Illustration showing a decorative carved stone from all six sides. the most decorative side has a floral motif.
Gable finial stone from Trench 2
Illustration of two conjoining sherds of pottery with applied decoration: a an arc of clay added to the vessel has been marked with a line of notches, and inside the curve is a small decoration forming concentric rings
Conjoining sherds of late medieval pottery with applied notched clay strips possibly in the form of arches, this one with a small applied ring and dot within it

What evidence we have suggests that Scottish high medieval kiln sites did not continue into the 15th century. It is possible that as the burghs blossomed, pottery production moved closer to them, and there are abundant references which seem to confirm this (Haggarty, Hall & Chenery 2011, 13-21). By the 17th century, pottery production was moving again, this time attracted to the major rivers where large areas of estuarine clay had probably been uncovered by the removal of peat, and where the pottery and the new bulky fired pan tiles, could be moved cheaply by boat (ibid & 27).

Presently our knowledge of both medieval and post-medieval pottery production in the Scottish borders is very limited. There are several tantalising historical references which give us tantalising glimpses of a possible pottery industry in the area, but further documentary research, scientific analysis, and archaeological fieldwork, is required to enable us to fully understand the medieval and later pottery industries of the Borders.


Remains uncovered adjacent to Bunkle castle in 2019 added to the findings of a smaller excavation in 2018 in confirming the presence of channel and ditch-like features which appear, in origin, to date from as early as the early 12th century, but in some cases continued in use until as late as the early 16th century.

Foremost among these features was a channel-like feature, some 11m-13m wide, perhaps up to 48m long and at least 0.7m deep which runs on a NW-SE trajectory from the south-east side of the castle moat, with which it may once have been connected. Within this channel, running SW-NE across the north-east end of the excavated portion, is a feature comprising two lines of wooden posts, that on the SE side furnished with wattle infill, which has been dated by means of three radiocarbon dates to the 14th century. Dendrochronological analysis of a large oak post within this feature indicated Germany as a possible source fort the post, and produced a rather anomalous late 16th or early 17th-century date, which might indicate re-use of this feature in the 17th century or later.

The post feature is interpreted as perhaps some sort of barrier, perhaps as a combined barrier and walkway with planking nailed onto or across the upper surface of the uprights. It is possible (but unproven) that the channel and moat may once have been connected; in that case, it becomes possible to see the post feature as a barrier between the two, perhaps serving as a device to regulate water levels or related to fish management.

It is clear that these two features were both in use in the 14th century and the channel, at least, remained open until at least the early 16th century. However, the combined functions of these features are rather more obscure. It does seem clear that the large, channel-like feature contained standing water for long periods and that deposits accumulated within it at different rates and were subject to varying levels of disturbance. Whilst other options remain open, including a defensive purpose perhaps associated with an early phase of the castle or previous use of the site, these characteristics all point to the use of the cut feature as a fish pond in the 13th and 14th century.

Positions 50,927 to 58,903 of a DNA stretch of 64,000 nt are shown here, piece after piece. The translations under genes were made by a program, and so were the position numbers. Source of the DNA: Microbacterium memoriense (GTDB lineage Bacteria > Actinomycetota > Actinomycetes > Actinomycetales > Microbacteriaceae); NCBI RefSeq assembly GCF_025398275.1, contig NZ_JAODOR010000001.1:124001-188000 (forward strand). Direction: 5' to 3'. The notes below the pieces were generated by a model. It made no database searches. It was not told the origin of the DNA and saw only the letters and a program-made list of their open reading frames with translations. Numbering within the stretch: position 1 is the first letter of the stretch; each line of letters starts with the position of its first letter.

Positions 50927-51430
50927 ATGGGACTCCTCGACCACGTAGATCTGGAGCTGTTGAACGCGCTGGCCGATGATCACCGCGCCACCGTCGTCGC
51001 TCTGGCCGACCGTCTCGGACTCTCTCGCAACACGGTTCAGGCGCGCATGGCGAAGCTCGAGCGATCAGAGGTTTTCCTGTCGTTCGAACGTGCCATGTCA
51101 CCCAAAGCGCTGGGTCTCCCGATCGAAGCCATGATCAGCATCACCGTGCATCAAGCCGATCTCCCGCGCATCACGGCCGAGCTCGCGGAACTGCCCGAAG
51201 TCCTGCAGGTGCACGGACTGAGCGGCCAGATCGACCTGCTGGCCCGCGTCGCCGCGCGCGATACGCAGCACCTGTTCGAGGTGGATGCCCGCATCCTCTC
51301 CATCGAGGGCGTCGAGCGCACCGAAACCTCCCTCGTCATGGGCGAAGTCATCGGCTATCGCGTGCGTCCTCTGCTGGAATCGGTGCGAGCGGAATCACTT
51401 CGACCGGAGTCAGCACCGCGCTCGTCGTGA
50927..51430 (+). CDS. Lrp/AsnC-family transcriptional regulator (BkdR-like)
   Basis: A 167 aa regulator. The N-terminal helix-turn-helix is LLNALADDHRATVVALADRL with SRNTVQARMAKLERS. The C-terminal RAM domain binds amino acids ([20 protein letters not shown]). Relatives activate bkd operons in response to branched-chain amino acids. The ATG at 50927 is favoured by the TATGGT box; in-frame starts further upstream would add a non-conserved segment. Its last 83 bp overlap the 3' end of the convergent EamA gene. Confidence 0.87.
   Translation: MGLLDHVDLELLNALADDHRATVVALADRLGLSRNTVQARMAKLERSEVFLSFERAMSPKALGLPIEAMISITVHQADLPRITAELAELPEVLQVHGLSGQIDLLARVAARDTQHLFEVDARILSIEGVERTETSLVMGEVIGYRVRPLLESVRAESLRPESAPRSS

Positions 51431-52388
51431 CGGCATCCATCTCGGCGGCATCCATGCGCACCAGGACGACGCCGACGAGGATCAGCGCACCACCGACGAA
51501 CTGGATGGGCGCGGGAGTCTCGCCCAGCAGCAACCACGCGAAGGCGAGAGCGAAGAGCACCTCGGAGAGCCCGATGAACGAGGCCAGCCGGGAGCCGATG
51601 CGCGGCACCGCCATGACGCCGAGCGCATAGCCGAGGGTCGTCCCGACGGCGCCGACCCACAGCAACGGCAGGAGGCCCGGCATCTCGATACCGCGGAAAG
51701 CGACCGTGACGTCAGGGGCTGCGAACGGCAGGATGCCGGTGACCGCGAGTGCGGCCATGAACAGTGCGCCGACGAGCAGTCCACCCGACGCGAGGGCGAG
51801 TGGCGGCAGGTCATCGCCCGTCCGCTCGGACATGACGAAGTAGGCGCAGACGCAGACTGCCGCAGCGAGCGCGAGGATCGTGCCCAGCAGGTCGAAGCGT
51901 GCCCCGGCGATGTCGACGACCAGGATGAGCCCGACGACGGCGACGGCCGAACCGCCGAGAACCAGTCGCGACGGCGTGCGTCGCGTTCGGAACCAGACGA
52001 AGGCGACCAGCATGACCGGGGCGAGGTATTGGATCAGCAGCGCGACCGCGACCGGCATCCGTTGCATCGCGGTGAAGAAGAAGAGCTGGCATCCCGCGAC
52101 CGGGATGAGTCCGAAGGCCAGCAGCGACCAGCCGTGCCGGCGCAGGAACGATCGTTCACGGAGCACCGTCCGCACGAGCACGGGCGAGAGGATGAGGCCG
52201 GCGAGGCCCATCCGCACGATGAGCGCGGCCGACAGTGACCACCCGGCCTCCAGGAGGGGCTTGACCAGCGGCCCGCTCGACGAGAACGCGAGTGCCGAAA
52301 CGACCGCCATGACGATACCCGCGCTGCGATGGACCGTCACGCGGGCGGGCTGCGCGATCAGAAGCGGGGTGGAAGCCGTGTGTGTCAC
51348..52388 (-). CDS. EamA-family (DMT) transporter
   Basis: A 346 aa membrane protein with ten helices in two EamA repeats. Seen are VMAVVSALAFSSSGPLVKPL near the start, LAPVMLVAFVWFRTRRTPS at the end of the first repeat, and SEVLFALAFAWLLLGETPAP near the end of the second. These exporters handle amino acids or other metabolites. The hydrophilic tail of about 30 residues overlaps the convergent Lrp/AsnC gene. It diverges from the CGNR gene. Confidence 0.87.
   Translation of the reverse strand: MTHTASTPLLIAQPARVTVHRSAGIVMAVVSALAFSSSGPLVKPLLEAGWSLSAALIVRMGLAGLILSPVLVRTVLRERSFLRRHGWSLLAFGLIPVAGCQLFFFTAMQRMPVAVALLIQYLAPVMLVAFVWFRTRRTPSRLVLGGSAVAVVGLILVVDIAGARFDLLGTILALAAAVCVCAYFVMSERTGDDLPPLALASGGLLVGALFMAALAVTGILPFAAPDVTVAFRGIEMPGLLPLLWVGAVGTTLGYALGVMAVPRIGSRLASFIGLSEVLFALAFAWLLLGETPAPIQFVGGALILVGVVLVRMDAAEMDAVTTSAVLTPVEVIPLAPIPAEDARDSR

Illustration showing a woman standing in a fishpond between two trees
Image of woman catching fish with a net, from Decretals of Gregory IX with gloss of Bernard of Parma (the 'Smithfield Decretals'), produced in France in c. AD 1300-AD 1340 © British Library, Royal 10 E IV f. 59r

Fish played a vital part in the medieval diet as a relatively cheap source of protein and because of religious prohibitions on meat-eating. From the late 12th century, fish are frequently mentioned in accounts and court records. The number of fish pond sites claimed in Scotland is relatively small compared to England and Wales and it has even been suggested that medieval Scotland possessed no recognisable freshwater fish culture at all, but such features have nevertheless been identified at numerous medieval sites, including defensible ones.

Fish ponds are usually recognised by a variety of physical and contextual factors (and documentary evidence, if available) but specific diagnostic features are rare. Amongst their potential physical features are water channels, sluices, spillways and dams for water management, as well as clay linings and wattle hurdles at entry and exits points or used as aids for fish catching. The Moravian engineer Dubravius (1559) specifically recommended strengthening dams with rows of stakes or posts of elm, oak or ash to contain a core of brushwood or clay.

The species of fish mostly likely to have been kept in Scottish fish ponds include European eel, pike, perch and roach which are probably all indigenous species, as well as bream which seems to have been the species most favoured in medieval Britain. But it is pointed out that due to low yields, in the majority of cases, fish ponds are likely to have provided no more than a proportion of fish requirements to the estates they served. The relatively small fish pond suggested at Bunkle is likely to have served as no more than a supplementary source of fish for the top table of the castle, but may of course have served other purposes, whether aesthetic, sporting or defensive. Assuming it stood alone, the Bunkle pond could have been used to hold quantities of table-ready eels (which are easily transported overland), for example, or if associated with a larger holding pond locally – potentially in the present position of a small pond on boggy ground close to the church and Manse – to hold table-ready fish grown to maturity in the larger facility.